On 1 April 2022, the UK introduced a new tax advantaged corporate structure, a "qualifying asset holding company" ("QAHC"), which benefits from a number of UK tax breaks.
A crucial requirement for QAHC eligibility is that the company is UK tax-resident, but not that it is a UK company.
There are additional advantages for QAHC's established as Jersey or Guernsey companies, mostly relating to the Islands' company law regimes and their more flexible approach to returning money to shareholders.
Definitions and benefits of the QAHC regime
A new regime took effect from 1 April 2022 for QAHCs and certain payments they make.
A QAHC is an unlisted UK tax resident company that is owned at least 70% by diversely-owned funds, or certain institutional investors ("Category A Investors") and mainly carrying out investment activity.
The aim of the new regime is to ensure that Category A Investors can invest in a tax efficient matter in share, debt and non-UK real estate. The QAHC regime also includes tax benefits for individuals that manage them.
The QAHC must be UK tax resident (not necessarily UK
incorporated), but various existing UK tax rules are "switched
off" so that the QAHC has a number of tax benefits,
- exempting gains on disposals of certain shares and non-UK real estate by QAHCs
- allowing deductions for interest payments on profit-participating loans that would usually be disallowed as they would be treated as distributions, meaning that a QAHC could have very low taxable profits (transfer pricing still applies)
- complete exemption from corporation tax on profits of a non-UK real estate business (to the extent taxed abroad) as well as on profits from related loan relationships and derivatives
- no UK withholding tax on interest payments
- capital returns to investors can be facilitated by switching 'off' tax rules that treat premiums on share buy-backs as distributions
- switching 'off' the late paid interest rules so that interest payments are deducted on the accruals basis rather than the paid basis
- entry and exit provisions, including the rebasing of certain assets to market value and the creation of a new accounting period when a company enters and exits the regime
- no stamp taxes on share or loan note repurchases
- the remittance basis of tax is available to non-UK domiciled managers for non-UK source QAHC returns, even though the QAHC is UK tax resident.
- the UK (and therefore a QAHC) is outside the EU Anti-Tax Avoidance Directives
- there is no UK withholding tax on dividends
- a properly structured QAHC will benefit from the UK's double tax treaties network
Benefits of establishing a Jersey or Guernsey company as a QAHC
In addition to the tax benefits flowing from QAHC status, there are benefits to be gained by setting up a QAHC as a Jersey or Guernsey company.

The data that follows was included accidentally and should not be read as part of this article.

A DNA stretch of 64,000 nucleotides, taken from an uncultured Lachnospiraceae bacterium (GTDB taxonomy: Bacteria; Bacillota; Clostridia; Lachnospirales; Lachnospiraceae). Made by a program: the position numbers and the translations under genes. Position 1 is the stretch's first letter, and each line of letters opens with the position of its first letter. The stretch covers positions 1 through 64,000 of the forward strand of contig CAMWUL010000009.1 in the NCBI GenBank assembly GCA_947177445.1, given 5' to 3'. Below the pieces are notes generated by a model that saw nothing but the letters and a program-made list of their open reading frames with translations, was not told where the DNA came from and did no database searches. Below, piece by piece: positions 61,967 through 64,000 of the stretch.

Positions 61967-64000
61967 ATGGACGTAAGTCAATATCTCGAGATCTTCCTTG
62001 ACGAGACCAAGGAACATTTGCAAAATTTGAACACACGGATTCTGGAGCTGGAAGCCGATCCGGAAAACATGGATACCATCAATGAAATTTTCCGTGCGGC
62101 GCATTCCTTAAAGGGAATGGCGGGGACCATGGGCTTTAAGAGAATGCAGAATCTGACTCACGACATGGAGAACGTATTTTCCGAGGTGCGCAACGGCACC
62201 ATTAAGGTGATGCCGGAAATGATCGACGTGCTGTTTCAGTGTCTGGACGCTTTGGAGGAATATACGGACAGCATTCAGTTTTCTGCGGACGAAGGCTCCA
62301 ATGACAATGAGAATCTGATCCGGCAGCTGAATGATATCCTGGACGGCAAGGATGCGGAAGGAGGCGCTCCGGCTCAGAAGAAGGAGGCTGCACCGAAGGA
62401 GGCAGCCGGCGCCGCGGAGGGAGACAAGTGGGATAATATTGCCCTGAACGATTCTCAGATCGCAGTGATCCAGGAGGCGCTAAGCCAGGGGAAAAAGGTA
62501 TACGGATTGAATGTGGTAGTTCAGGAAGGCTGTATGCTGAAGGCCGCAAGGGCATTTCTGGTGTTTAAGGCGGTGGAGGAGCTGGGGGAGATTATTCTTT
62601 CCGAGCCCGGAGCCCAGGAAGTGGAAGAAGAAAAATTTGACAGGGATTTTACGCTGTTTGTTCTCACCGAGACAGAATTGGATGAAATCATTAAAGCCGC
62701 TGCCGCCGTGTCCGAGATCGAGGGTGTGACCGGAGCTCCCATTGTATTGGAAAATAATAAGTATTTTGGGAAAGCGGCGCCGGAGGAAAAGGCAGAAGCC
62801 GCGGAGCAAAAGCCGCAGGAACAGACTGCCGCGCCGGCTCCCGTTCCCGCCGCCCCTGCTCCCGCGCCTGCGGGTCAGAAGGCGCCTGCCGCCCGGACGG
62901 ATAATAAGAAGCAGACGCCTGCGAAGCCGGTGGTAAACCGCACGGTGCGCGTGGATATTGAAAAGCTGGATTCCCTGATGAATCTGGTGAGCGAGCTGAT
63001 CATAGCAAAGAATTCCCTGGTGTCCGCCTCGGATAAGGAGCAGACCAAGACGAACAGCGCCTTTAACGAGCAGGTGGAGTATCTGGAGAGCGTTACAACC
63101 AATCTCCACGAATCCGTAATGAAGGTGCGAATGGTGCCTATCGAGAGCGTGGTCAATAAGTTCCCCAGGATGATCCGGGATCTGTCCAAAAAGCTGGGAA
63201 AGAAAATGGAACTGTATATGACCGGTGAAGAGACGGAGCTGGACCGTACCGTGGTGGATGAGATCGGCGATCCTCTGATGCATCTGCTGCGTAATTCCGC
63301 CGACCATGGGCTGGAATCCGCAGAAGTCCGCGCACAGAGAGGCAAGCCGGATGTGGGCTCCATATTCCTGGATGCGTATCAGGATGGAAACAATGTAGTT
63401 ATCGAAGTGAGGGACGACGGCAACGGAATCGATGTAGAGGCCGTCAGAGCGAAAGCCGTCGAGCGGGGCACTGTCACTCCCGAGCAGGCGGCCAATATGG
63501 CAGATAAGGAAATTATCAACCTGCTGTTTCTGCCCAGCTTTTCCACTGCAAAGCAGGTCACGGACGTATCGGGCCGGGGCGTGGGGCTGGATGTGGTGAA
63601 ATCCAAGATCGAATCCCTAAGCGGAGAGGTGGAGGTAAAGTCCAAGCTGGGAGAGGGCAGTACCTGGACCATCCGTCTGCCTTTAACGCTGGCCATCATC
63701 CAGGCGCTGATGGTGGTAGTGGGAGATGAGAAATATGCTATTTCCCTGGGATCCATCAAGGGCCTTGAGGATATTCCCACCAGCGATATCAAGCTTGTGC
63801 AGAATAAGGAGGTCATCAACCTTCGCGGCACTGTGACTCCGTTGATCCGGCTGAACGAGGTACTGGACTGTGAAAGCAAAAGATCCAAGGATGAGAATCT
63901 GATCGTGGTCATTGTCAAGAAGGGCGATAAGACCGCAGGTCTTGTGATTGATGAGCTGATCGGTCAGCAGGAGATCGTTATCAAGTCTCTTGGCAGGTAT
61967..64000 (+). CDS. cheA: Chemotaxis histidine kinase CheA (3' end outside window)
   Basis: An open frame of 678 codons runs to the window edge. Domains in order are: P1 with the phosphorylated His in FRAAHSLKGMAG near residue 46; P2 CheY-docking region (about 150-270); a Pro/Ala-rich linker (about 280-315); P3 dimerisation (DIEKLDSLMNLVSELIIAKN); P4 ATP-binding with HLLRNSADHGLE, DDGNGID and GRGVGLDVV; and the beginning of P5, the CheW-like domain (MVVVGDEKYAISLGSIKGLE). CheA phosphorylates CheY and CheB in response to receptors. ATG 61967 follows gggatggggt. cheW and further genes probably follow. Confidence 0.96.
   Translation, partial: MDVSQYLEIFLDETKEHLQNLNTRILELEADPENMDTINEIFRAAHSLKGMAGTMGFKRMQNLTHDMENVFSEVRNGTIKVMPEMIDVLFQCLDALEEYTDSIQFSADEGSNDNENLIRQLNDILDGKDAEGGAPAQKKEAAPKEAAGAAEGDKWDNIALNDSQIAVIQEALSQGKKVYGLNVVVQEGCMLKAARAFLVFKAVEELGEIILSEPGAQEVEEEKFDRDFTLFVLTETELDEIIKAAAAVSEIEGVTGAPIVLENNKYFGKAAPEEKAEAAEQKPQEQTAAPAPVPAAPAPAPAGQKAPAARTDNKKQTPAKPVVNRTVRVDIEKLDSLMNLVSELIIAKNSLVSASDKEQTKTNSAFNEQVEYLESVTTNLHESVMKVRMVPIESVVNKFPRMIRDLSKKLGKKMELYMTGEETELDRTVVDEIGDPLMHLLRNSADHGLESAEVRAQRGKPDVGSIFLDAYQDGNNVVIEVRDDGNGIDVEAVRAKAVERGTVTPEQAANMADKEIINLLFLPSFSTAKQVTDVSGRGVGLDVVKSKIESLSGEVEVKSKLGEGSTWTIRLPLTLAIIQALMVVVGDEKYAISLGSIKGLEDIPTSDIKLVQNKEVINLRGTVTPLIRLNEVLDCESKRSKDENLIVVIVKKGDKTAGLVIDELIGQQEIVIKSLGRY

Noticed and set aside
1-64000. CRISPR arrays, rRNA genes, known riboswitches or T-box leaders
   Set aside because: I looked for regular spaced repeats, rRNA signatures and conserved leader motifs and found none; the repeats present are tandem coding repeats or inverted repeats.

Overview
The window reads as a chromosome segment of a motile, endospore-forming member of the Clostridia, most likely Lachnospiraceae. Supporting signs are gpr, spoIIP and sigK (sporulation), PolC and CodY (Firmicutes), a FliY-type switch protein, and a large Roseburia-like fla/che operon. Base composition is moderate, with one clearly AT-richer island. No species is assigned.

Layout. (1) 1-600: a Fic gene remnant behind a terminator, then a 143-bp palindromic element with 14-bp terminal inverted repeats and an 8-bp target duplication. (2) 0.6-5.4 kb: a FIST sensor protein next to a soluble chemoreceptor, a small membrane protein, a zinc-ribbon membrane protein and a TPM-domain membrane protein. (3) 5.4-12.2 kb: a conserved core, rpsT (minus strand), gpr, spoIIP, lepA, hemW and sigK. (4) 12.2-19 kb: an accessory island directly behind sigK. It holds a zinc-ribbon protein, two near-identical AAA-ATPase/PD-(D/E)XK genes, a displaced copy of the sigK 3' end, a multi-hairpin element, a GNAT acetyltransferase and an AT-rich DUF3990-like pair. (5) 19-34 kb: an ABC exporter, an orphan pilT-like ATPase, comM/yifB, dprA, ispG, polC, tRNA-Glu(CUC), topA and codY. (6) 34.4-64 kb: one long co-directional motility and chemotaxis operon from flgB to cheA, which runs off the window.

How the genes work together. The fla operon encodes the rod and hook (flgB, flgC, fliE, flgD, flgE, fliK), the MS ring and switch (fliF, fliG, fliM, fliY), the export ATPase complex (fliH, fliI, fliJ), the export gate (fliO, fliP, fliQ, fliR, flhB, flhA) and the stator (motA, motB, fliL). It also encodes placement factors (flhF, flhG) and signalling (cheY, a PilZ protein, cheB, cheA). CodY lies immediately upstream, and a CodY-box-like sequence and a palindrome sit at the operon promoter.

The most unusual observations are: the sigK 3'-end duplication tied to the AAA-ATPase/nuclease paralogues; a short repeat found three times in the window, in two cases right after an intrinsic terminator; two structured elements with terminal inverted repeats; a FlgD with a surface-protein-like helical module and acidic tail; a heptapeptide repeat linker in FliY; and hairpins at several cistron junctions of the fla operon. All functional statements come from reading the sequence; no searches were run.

UK company law requires that distributions are made only from "distributable profits", whereas directors of Jersey and Guernsey companies are able to pay a dividend provided that the company is solvent immediately after the payment of the dividend.
The Jersey and Guernsey company regimes also allow for great flexibility in paying out capital, with reductions of capital, redemptions and share buybacks all being possible with the requirement that the company is solvent immediately following the capital reduction, redemption or buyback. Financial assistance is also permitted.
Both Jersey and Guernsey allow for the incorporation of no-par value companies. Mergers and amalgamations of Jersey and Guernsey companies are also possible.
Establishing UK tax-residency for a Jersey or Guernsey company is straight-forward – Jersey and Guernsey companies can be tax resident in the UK where the central management and control of the company takes place in the UK, and where board decisions are taken in the UK by a majority-UK resident board of directors. UK tax residence allows the Jersey/Guernsey tax residence to be switched off, so that a Jersey/Guernsey incorporated QAHC can be solely tax resident in the UK. Provided that the share register of the QAHC is retained outside the UK, transfers of shares in the QAHC can be made free of UK stamp duty or stamp duty reserve tax.
Additional benefits of using Jersey and Guernsey companies include separate legal identity, limited liability for shareholders and ease of transfer of ownership, as well as the excellent quality of professional service providers and the flexible and well-developed legal and regulatory framework.
The content of this article is intended to provide a general guide to the subject matter. Specialist advice should be sought about your specific circumstances.